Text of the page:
According to Sammy Cahn, “love is lovelier the second time around.” If it be true about the superiority of second-time experiences, then local audience members have a real treat in store for them as they welcome back to Aiken as the featured performer in the annual “Winter Nocturne” the noted Lithuanian pianist Edvinas Minkstimas.

A native of Kaunas, a major center of Lithuanian cultural life since the 15th century, Minkstimas made his stage debut at the age of 14 with that country’s national philharmonic. Eventually he came to the United States where he earned a D.M.A. at Juilliard. He now teaches piano, serves on various prestigious boards and judging panels, and concertizes around the world. In 2014 Minkstimas first came to Aiken to perform at the Etherredge Center.

Next Thursday, Minkstimas returns to our fair city once again to headline the popular annual keyboard recital at USCA. For his Jan. 31 performance, he has selected an appealing variety of works. The first half of the program will feature selections by Schumann, Ciurlionis and Gershwin; the second half is devoted exclusively to the music of Franz Liszt.

Robert Schumann’s “Davidsbundler Dances” will get the evening off to a romantic start. Written in 1837, this suite of short pieces was conceived, in part, to replicate the shifting moods of a wedding eve party. The principal theme is based on a mazurka, a Polish folk dance, composed by the piano prodigy Clara Wieck, whom Schumann married that same year. The term “Davidsbundler” refers to an imaginary music society Schumann invented as a means of defending the validity of the music created by his contemporaries.

Also in the first half of the program will be selected works by the very influential symbolist painter and prolific composer Mikalojus Ciurlionis – the national art museum in Kaunas is named for him – and “Three Preludes” by George Gershwin. The latter is a set of three short jazz-influenced works composed in 1926 and first performed in public by the composer himself.

The second half of the program is devoted to music by Hungarian composer and legendary piano virtuoso Franz Liszt. With his matinee-idol good looks and musical showmanship, Liszt was a sensation in 19th-century European capitals during his years of stage performance. Presumably the first pianist to appear alone on stage – one of his most famous quotes is “the concert is me” – Liszt established the model for all other solo piano recitals to follow. He played from memory, exhibiting a dazzling technique and charisma that drew huge audiences of sometimes hysterical fans. The term “Lisztomania” was coined to describe the devotion exhibited by his most ardent followers.

Minkstimas will return to the stage after intermission to tackle the most popular of Liszt’s Hungarian rhapsodies, the second of 19. Composed in 1847 and later arranged by him for orchestra and also piano duet, the “Hungarian Rhapsody #2” has two sections. The first, labeled “lassan” after the slow section of the Hungarian folk dance known as the czardas, offers a dramatic introduction to the work as a whole; the second section, labeled “friska” after the traditional fast section of the czardas, provides a lively conclusion.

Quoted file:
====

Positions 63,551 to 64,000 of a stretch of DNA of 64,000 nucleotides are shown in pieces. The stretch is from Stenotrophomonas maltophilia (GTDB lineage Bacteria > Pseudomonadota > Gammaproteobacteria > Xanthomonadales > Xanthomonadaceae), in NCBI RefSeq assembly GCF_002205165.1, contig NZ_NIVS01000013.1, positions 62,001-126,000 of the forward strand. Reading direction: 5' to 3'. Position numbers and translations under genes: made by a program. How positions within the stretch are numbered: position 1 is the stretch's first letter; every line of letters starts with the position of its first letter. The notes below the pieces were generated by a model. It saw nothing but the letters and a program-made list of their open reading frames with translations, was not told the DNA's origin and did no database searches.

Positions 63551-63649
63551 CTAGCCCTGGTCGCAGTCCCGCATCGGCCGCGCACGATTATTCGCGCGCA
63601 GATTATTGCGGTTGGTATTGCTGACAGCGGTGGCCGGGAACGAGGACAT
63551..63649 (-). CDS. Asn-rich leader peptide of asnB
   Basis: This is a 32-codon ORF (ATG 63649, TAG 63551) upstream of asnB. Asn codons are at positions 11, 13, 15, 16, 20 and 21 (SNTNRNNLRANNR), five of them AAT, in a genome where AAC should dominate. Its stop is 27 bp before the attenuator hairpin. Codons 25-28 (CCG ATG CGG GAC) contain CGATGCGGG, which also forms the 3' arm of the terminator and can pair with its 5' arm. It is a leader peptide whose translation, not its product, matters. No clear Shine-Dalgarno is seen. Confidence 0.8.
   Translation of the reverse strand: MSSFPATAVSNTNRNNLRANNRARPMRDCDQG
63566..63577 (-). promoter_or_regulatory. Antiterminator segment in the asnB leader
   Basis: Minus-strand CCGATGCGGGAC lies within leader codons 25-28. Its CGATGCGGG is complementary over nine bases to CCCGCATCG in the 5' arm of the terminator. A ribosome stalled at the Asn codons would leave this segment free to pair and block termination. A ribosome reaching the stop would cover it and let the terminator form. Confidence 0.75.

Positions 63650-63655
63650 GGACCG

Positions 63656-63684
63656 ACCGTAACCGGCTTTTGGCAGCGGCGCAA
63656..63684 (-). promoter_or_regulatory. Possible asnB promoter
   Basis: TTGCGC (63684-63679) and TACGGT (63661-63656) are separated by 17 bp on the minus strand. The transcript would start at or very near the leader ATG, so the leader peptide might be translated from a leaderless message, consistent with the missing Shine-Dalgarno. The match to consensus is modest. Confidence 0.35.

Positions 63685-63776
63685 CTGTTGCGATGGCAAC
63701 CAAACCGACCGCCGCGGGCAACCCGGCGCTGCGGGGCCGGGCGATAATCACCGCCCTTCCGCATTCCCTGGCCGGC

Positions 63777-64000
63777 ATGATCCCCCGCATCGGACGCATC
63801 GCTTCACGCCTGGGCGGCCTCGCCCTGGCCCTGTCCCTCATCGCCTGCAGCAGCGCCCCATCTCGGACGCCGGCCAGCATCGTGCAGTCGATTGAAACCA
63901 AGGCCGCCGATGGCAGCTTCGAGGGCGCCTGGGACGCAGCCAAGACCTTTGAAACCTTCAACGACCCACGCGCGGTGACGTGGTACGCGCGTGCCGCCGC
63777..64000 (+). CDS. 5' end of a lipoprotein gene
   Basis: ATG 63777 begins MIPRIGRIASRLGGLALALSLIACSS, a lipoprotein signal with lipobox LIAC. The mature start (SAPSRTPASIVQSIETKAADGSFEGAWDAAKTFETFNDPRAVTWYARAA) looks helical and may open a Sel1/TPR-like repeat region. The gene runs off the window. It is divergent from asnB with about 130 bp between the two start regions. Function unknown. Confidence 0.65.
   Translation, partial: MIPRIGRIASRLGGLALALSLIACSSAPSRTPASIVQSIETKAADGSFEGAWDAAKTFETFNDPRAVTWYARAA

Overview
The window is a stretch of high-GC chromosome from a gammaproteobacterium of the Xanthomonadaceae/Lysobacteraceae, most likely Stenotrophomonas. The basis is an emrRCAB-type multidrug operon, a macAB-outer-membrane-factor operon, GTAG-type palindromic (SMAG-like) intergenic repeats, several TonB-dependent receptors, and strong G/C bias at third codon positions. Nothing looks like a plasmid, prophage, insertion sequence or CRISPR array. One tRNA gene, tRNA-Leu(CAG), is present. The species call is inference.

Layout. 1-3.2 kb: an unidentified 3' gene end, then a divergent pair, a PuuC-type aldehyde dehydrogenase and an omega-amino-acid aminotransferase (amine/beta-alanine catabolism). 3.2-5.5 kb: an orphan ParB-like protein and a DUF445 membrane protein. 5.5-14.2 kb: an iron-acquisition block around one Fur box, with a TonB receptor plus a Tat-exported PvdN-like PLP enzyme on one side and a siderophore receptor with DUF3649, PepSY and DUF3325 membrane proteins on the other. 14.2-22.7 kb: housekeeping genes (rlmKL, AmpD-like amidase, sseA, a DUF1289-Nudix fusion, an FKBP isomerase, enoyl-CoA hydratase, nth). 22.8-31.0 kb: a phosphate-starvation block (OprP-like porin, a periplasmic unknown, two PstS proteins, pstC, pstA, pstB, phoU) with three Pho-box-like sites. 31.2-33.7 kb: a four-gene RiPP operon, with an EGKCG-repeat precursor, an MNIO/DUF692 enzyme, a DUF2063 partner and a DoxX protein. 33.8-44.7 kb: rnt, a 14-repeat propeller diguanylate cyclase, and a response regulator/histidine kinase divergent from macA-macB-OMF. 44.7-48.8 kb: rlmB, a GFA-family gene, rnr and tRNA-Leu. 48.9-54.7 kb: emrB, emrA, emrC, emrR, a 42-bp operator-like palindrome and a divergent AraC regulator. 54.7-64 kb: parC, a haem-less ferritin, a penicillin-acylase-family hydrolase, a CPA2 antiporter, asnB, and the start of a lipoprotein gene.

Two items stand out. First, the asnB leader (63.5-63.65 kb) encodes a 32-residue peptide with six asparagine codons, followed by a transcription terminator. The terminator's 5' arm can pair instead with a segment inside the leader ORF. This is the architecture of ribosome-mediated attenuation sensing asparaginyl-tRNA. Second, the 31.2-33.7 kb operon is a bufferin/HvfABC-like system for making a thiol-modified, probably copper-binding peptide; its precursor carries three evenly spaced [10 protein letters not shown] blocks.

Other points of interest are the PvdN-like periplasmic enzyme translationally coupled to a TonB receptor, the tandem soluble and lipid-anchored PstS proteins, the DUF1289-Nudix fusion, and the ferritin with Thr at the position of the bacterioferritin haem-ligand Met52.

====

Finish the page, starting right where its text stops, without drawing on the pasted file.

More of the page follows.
The next two pieces are based directly on Liszt’s years as a concert celebrity. The “Tarantella” is inspired by a melody collected by the French composer Guillaume-Louis Cottrau while resident in Naples. The traditional tarantella is a dance characterized by an upbeat tempo and tambourine accompaniment; Liszt himself undoubtedly heard many versions of this folk dance idiom during the time he spent in Italy with his mistress, the author Marie d’Argoult, who wrote under the pen name Daniel Stern. The “Tarantella” appears among the works he collected under the title “Years of Pilgrimage,” encompassing the four years of the composer’s affair with the countess, during which she gave birth to three children by him, including their daughter Cosima, who eventually married Richard Wagner.

The last scheduled work on the program is Liszt’s “Spanish Rhapsody,” yet another piece inspired by his career as a touring pianist. He wrote this particular work during an 1845 tour of Spain and Portugal.

Tickets for the Jan. 31 recital, which begins at 7 p.m., can be purchased by visiting the Etherredge Center website or calling the box office at 803-641-3305. Now celebrating its 10th anniversary, the annual Winter Nocturne provides the perfect occasion for announcing a milestone in the history of USCA’s music program. Indeed, as part of this year’s annual keyboard concert, a representative from Steinway and Sons in New York will be in Aiken to announce the establishment of USC Aiken as an All-Steinway School, the only public-assisted college in our state to be so designated. On behalf of the university, Dr. Sandra Jordan, chancellor, will formally acknowledge this prestigious new status made possible by the generous support of Ben Cox, the founder of the Winter Nocturne series, and a host of local donors.

A recipient of the Governor’s Award in the Humanities, Dr. Tom Mack holds the rank of USC Distinguished Professor Emeritus. Of his six books to date, three are devoted to colorful local history: “Circling the Savannah,” “Hidden History of Aiken County,” and “Hidden History of Augusta.”